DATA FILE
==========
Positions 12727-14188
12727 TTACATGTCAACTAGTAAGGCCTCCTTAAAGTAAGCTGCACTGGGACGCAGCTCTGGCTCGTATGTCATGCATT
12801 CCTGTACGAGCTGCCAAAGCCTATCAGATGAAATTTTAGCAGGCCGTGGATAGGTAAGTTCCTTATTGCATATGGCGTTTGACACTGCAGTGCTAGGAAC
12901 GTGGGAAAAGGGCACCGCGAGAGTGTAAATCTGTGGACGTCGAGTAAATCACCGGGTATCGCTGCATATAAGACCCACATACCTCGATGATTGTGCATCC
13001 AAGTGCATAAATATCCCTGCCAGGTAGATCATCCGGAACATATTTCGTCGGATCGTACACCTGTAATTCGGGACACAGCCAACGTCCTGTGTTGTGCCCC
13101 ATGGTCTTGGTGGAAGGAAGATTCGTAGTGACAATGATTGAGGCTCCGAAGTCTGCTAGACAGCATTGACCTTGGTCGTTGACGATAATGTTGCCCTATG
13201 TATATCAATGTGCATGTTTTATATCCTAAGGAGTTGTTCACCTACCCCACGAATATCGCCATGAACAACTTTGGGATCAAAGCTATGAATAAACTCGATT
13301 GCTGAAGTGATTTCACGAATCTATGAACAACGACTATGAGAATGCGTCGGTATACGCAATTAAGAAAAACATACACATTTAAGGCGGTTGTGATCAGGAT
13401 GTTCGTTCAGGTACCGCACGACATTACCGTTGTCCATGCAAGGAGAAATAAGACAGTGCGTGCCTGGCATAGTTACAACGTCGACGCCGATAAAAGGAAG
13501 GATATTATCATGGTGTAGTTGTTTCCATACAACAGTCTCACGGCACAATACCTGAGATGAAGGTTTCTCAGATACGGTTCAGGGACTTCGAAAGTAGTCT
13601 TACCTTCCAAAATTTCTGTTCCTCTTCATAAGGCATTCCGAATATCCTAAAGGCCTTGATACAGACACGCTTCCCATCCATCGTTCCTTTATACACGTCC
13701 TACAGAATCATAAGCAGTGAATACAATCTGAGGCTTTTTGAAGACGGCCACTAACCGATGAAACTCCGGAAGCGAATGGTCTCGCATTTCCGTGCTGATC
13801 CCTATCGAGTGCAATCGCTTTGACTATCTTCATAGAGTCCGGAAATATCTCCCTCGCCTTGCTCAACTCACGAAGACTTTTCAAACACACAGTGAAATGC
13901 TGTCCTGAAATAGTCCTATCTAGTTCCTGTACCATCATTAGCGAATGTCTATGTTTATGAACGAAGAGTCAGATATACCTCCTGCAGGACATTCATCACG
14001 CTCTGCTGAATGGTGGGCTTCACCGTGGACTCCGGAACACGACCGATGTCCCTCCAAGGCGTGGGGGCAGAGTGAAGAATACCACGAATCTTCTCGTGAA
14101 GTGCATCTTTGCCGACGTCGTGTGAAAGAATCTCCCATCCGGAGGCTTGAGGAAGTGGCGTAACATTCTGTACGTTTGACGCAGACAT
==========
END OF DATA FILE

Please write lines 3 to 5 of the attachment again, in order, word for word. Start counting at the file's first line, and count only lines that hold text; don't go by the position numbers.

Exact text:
12801 CCTGTACGAGCTGCCAAAGCCTATCAGATGAAATTTTAGCAGGCCGTGGATAGGTAAGTTCCTTATTGCATATGGCGTTTGACACTGCAGTGCTAGGAAC
12901 GTGGGAAAAGGGCACCGCGAGAGTGTAAATCTGTGGACGTCGAGTAAATCACCGGGTATCGCTGCATATAAGACCCACATACCTCGATGATTGTGCATCC
13001 AAGTGCATAAATATCCCTGCCAGGTAGATCATCCGGAACATATTTCGTCGGATCGTACACCTGTAATTCGGGACACAGCCAACGTCCTGTGTTGTGCCCC